You may need root privileges to do that command, with 540 being the total degrees to maximum. You can tweak that number to your own preference of course. Pretty awesome that this will literally limit how far you can turn, making it quicker to reach the maximum. For a fast-paced racing game, 900 was just far too high.

The G29 also comes with a compatibility mode, where you can essentially turn it into a G27 if certain games don’t work correctly with it. In the case of DiRT Rally, the G29 gives you a reduced set of options so putting it into G27 mode is actually a lot better. To do so, you can run a command like this:

echo G27 > /sys/bus/hid/drivers/logitech/*ID*/alternate_modes

You can simply replace G27 with G29 to change it back.

The downside of those commands, is that it will reset it each time you unplug it. However, if left plugged in it does seem to stick between shutdown and reboots.

I mentioned earlier how I found DiRT Rally quite difficult, well, hilariously the wheel made it even more difficult for me to begin with. Part of that was the force feedback being so unbelievably intense on the G29. This is partly due to the issue mentioned above, where in DiRT Rally the G29 has fewer features you can toggle, so some of it was always at 100% (it really was insane!).

We actually have a few racing games on Linux now and with that I hope more in future, to at least allow me to enjoy it even more. Both F1 2017 and DiRT Rally work really nicely with it and I do plan to test plenty more in good time.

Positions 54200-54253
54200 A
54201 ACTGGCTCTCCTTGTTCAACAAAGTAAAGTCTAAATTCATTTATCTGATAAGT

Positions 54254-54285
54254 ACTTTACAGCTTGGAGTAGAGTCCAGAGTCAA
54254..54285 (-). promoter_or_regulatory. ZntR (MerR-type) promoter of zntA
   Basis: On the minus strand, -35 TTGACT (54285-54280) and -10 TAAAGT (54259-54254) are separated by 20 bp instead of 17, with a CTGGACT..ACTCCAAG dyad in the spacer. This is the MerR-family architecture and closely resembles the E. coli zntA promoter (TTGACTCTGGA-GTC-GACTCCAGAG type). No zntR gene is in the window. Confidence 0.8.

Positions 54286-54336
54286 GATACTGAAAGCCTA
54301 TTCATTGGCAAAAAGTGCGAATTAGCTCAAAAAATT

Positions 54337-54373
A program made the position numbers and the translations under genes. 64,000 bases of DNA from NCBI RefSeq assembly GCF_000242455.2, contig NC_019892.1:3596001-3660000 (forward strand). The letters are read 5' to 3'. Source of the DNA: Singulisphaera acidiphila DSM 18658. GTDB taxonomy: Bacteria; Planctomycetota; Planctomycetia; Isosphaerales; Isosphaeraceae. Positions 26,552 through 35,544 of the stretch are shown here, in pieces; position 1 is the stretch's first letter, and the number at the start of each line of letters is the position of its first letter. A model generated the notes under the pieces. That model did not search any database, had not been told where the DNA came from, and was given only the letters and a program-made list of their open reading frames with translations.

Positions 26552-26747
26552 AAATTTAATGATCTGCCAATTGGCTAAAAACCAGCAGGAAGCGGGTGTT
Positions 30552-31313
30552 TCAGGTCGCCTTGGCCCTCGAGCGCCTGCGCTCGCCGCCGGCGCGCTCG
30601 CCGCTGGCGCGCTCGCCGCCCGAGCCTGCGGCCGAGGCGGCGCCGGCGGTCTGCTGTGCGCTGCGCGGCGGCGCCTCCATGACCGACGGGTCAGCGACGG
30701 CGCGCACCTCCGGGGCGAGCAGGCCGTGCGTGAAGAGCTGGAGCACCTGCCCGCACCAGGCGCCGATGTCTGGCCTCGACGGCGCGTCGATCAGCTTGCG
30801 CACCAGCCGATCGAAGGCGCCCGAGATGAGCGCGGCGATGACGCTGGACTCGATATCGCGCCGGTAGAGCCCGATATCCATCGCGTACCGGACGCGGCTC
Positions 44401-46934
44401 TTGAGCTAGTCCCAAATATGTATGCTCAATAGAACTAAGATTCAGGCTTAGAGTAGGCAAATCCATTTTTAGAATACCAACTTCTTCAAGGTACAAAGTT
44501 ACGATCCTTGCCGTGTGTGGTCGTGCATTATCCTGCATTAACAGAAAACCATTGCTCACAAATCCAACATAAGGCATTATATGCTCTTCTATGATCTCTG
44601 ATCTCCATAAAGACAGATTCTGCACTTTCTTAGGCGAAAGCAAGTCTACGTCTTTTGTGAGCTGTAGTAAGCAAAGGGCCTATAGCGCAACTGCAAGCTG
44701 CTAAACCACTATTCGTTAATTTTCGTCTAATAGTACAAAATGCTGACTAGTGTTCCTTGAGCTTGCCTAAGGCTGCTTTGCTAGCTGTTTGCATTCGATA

As a bit of a joke, for you to all laugh at me, here’s what happened the first time I tried it in DiRT Rally. This was before I knew about any of the options above, so I didn't really have the wheel set up at all and the pedals where far too sensitive for me. Still, it was amusing:

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No audio from me, as the force feedback would have been constantly picked up by the microphone (I really need a shock mount).

You can usually find the Logitech Driving Force G29 on Amazon, Ebay and other stores. The price varies, but I’ve seen it for as “low” as £184.97 on Amazon and much lower on Ebay if you’re buying second-hand (which is probably a better idea to do).

When deciding on purchasing a wheel, the main thing to ensure you do is a bit of basic research. Take a look at what wheels Feral Interactive ports work with, if they work with Feral games then they should be safe for some other games too.

As a little extra, here's a portion of the livestream I did with it to talk about it a little. This is after I was able to do all the changes mentioned above, so the force feedback wouldn't be so loud and intense, with the pedals sensitivity set up better for my feet.